From Matthew Hassan at Westpac:
The CoreLogic home value index held flat in Oct taking annual growth to 7%yr, an abrupt slowdown from the 11.4%yr peak in May.
Policy measures continue to have a material impact. Although official rates remain near historic lows, regulators introduced a new round of ‘macro prudential’ tightening measures in late March. Meanwhile a range of other changes have also seen a progressive tightening of conditions facing foreign buyers.
….Sydney continues to record the sharpest turnaround in conditions, annual price growth slowing to 7.7%yr in Oct, essentially halving since Jul. Melbourne continues to see a much milder turn with price growth still tracking at 11%yr.
….The houses vs units breakdown shows a more pronounced slowdown for houses with annual price growth slowing to 7.2%yr from 12.4% in May. Our monthly seasonally adjusted estimates suggest prices have been declining at about a 2% annualised pace over the last 3mths. ….Notably, the detail suggests the pace of unit price declines in Brisbane and Perth is moderating while price growth in Melbourne units has shown essentially no slowing to date.
The slowdown is likely to carry through to year end. However, the next few months will be a critical gauge of whether markets are starting to stabilise. To date, the timeliest market measures – buyer sentiment, auction clearance rates and prices – are showing few signs of levelling out. However, some of the pressure from macro-prudential measures may ease off a little.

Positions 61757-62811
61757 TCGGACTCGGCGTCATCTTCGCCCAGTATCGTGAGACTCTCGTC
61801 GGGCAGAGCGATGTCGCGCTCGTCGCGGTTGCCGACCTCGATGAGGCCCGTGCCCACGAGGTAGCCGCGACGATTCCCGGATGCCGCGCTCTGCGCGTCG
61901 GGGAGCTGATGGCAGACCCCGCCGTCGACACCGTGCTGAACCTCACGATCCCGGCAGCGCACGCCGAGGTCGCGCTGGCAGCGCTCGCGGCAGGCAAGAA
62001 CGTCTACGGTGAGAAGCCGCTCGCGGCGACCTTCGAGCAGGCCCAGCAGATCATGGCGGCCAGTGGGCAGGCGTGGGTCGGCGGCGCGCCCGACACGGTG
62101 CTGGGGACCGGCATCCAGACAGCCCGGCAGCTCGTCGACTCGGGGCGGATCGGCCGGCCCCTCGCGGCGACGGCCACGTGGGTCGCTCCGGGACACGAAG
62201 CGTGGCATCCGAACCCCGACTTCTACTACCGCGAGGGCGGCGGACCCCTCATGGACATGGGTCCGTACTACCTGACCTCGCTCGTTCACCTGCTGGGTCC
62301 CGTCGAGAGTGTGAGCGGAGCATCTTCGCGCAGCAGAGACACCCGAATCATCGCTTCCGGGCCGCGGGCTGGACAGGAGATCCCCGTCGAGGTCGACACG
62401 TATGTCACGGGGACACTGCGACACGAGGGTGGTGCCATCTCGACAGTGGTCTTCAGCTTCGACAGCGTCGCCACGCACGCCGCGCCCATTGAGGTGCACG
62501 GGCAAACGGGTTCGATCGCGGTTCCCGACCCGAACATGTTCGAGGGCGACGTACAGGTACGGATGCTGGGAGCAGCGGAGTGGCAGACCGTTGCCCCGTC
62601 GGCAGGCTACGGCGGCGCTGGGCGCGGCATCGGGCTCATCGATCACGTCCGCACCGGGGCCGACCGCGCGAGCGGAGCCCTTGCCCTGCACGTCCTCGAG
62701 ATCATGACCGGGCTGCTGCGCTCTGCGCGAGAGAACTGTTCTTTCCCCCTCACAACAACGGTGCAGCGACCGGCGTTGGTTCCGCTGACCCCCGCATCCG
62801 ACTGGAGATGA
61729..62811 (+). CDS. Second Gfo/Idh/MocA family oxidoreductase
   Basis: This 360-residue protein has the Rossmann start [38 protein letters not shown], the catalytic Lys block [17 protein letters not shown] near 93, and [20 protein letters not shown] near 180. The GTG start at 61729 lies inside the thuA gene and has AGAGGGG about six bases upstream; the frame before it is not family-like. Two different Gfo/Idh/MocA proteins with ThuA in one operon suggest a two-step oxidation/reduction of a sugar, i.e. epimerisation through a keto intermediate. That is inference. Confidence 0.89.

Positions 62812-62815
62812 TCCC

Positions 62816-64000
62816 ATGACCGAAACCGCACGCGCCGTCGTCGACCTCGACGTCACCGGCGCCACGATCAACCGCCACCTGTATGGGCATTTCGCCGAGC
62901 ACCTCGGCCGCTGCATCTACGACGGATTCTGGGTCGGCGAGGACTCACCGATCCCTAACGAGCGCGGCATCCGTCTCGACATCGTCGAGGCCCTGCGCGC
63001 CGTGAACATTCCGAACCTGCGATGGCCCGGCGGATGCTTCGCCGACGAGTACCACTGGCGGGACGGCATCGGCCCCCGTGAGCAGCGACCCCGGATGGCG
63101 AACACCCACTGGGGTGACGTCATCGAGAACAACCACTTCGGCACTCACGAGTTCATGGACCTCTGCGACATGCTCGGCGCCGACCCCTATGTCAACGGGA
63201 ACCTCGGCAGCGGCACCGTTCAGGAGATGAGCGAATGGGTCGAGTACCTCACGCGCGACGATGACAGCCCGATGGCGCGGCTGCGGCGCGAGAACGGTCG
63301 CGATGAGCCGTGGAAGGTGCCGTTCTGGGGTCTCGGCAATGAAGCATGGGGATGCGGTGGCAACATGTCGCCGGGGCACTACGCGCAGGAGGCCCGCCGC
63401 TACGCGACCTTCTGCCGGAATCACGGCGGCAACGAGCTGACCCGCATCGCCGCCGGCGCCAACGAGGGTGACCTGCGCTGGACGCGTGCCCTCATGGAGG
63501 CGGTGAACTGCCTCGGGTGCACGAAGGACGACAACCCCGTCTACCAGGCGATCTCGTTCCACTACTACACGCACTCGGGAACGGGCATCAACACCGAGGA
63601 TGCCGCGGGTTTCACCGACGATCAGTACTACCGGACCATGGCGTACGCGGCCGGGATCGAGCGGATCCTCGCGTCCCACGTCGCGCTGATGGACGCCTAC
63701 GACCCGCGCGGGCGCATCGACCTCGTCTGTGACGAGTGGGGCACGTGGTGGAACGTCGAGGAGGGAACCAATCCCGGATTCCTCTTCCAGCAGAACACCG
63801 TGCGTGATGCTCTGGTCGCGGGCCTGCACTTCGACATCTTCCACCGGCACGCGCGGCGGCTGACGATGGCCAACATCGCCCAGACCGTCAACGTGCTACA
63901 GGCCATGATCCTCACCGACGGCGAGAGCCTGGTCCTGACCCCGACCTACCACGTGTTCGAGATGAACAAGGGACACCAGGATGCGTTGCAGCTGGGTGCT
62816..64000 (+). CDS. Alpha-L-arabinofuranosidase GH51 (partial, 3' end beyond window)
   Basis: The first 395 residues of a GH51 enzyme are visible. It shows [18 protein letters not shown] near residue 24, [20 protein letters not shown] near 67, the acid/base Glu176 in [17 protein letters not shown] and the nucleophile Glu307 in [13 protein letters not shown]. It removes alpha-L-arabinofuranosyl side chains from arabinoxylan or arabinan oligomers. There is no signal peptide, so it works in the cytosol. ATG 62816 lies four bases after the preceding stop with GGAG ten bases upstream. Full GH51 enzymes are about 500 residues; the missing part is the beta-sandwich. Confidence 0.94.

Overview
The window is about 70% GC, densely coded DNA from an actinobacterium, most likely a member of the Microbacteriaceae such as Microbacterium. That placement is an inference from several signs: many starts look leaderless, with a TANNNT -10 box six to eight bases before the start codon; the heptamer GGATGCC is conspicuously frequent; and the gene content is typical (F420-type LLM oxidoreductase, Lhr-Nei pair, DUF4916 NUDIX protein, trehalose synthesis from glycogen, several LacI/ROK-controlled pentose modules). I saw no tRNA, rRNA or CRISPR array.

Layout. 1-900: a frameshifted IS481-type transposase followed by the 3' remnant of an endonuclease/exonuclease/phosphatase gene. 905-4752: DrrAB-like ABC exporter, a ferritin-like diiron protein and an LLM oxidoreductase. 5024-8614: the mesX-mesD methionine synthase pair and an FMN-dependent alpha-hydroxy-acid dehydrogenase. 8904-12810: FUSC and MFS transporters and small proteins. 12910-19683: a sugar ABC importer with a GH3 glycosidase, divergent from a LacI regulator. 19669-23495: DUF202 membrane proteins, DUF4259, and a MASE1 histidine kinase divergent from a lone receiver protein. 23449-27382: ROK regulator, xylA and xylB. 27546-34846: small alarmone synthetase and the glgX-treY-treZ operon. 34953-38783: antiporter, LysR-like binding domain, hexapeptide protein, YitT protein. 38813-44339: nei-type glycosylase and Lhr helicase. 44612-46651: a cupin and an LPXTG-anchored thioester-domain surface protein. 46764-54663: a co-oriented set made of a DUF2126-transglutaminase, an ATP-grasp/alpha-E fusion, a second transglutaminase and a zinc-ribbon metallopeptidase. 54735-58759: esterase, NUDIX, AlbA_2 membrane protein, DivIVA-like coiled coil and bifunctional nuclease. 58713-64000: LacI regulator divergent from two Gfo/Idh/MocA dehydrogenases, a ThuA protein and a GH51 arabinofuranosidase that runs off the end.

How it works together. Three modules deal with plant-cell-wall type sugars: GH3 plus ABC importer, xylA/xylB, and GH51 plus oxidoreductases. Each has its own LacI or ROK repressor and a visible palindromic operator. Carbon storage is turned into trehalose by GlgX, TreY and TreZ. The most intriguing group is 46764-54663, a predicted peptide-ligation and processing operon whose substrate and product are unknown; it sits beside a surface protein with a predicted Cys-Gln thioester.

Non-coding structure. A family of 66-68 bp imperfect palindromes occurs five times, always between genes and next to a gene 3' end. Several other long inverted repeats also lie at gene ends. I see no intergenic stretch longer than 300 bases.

China’s crackdown on capital flight seems to be having an impact on housing prices in Australia. Whether this is sufficient to cause a collapse of the property bubble is doubtful unless there is a general decline in prices, causing mortgage lenders to tighten credit standards.
The banking sector remains my major concern. With CET1 leverage ratios between 4 and 5 percent, the sector could act as an accelerant rather than a buffer (Murray Inquiry) in an economic downturn.
A note on Leverage Ratios:
I use Tier 1 Common Equity (CET1) to calculate leverage rather than the more commonly used Common Equity which includes certain classes of bank hybrids — convertible to common equity in the event of a crisis — as part of capital. Inclusion of hybrids as capital is misleading as conversion of a single hybrid would be likely to panic the entire financial system (rather like a money market fund “breaking the buck”). In the recent banking crisis in Italy, regulators chose not to exercise the conversion option for fear of financial contagion. Instead the Italian government was called on to bail out the distressed banks. Same could happen here.